Seeking clarity on inflation

February 03, 2023

Q: The inflation picture continues to puzzle and frustrate me. On one hand, I pay a lot less at the gas pump than I did six months ago. On the other hand, the price of eggs has gone through the roof. I know I buy a lot more gasoline than eggs, but I think you get my point. How come the pundits are talking about inflation going down when my simple standard of living is a lot more expensive today than it was a year ago?

A: You are not alone in your frustration. In the course of my day-to-day, I have the opportunity to talk with a lot of people about their financial lives. Many people from all walks of life have felt the pinch of inflation over the past 18 months. Unfortunately, inflation seems to hit those with lower incomes the hardest. Here are some things to think about when it comes to inflation.

When we talk about inflation, we first need to get settled on some vocabulary. Inflation refers to an increase in prices, deflation refers to a decline in prices, and disinflation means a reduction in the rate of inflation. When pundits or others say that inflation is going down, they are really describing disinflation. Prices are still going up, but they are rising at a slower rate than before.

I recently took a closer look at monthly consumer price index (CPI) data between January 2015 and December 2022. If you could see a chart of the data, you would notice three distinct intervals during that time period. Between January 2015 and December 2020, inflation grew at a very low 1.8 percent annual rate; between January 2021 and June 2022 the CPI surged sharply higher to an 8.4 percent annual rate; since July 2022, it has decelerated to a 2.8 percent annual rate. In other words, for the past six months we have seen significant disinflation. Prices are still rising, but they are rising much more slowly than they did during the inflation surge.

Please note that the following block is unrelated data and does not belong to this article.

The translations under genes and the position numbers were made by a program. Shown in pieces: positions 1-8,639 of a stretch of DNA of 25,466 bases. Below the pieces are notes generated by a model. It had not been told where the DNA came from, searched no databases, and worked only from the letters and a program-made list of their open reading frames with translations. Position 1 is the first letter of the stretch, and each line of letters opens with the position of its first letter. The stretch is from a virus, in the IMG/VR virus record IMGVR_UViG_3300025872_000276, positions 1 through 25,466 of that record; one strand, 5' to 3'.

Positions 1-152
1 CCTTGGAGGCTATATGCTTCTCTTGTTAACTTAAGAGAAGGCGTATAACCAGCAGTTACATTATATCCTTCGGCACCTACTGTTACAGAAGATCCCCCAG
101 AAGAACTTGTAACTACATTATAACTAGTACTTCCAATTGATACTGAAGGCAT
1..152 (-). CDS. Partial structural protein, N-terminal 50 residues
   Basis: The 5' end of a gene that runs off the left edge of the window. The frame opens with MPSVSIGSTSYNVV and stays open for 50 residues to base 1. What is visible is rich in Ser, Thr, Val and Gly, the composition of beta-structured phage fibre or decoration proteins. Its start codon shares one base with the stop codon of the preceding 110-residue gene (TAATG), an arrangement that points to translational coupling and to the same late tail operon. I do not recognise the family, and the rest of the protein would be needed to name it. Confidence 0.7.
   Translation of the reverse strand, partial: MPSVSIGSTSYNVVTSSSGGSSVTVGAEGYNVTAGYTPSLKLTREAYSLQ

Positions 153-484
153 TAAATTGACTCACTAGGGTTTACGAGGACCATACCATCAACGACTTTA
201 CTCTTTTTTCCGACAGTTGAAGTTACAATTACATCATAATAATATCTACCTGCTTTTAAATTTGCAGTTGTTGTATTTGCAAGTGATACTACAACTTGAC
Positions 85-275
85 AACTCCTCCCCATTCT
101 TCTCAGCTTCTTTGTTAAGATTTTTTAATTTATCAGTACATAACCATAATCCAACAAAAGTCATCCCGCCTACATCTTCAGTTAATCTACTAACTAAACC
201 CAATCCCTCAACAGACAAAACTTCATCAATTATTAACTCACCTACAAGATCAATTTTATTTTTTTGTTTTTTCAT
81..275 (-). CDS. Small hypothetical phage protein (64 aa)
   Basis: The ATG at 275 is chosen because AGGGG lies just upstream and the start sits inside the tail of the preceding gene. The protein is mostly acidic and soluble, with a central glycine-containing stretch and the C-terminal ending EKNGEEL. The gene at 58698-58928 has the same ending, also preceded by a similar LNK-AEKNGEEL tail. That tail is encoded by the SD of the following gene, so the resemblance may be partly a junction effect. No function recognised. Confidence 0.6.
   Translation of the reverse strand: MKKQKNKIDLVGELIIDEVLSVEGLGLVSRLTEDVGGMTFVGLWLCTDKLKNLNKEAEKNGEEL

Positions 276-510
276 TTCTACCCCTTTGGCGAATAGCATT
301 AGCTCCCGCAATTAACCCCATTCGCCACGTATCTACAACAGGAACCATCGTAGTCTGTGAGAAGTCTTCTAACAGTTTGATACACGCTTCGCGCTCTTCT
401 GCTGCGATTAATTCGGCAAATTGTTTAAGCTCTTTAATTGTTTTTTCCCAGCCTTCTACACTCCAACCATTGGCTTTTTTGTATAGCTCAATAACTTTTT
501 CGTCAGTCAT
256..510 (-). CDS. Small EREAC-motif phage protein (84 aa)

If you are feeling a little nerdy—and I hope you are—you can look at inflation data for yourself on the FRED website. FRED is a free website maintained by the Federal Reserve Bank of Saint Louis that has reams and reams of economic information. Simply do a Google search on the term “Fred CPI” and you will find a link to something called “Consumer Price Index for All Urban Consumers”. Clicking on that link will take you to a chart of the CPI going back to 1947.

As you study the chart, you will see a couple of things. First, the slope of the line represents the rate of inflation. The steeper the slope, the higher the inflation rate. If you look closely, you will see a clear and sustained acceleration in inflation (a steepening of the line) starting in the late 1960s and lasting until the early 1980s. That 15-year period is known to economists as “The Great Inflation.” Subduing the Great Inflation took monumental effort by the Federal Reserve, including two back-to-back recessions. The lessons learned during that inflation fight still echo in the halls of the Federal Reserve today.

Second, you will see that the CPI almost always goes up. In fact, there are only two periods of actual price declines and they were very short-lived. The first happened in the fourth quarter of 2008 when consumer prices dropped 3.4 percent during the Great Financial Crisis. The other happened in early 2020 when prices fell 1.2 percent between February and May as the economy buckled under the worldwide COVID lockdown. In both cases, a more massive deflation was prevented by decisive Fed action.

My point in telling you this is to say that we will likely never see prices go back to where they were a year ago. To go back to those price levels would require deflation—a sustained decline in prices. Deflation like that is very rare. At this point, I’m afraid that the best we can hope for is a little more disinflation, meaning a further deceleration in the rate of price increases.

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Steven C. Merrell  MBA, CFP®, AIF® is a Partner at Monterey Private Wealth, Inc., an independent wealth management firm in Monterey.   He welcomes questions you may have concerning investments, taxes, retirement, or estate planning.  Send your questions to: Steve Merrell, 2340 Garden Road Suite 202, Monterey, CA  93940 or email them to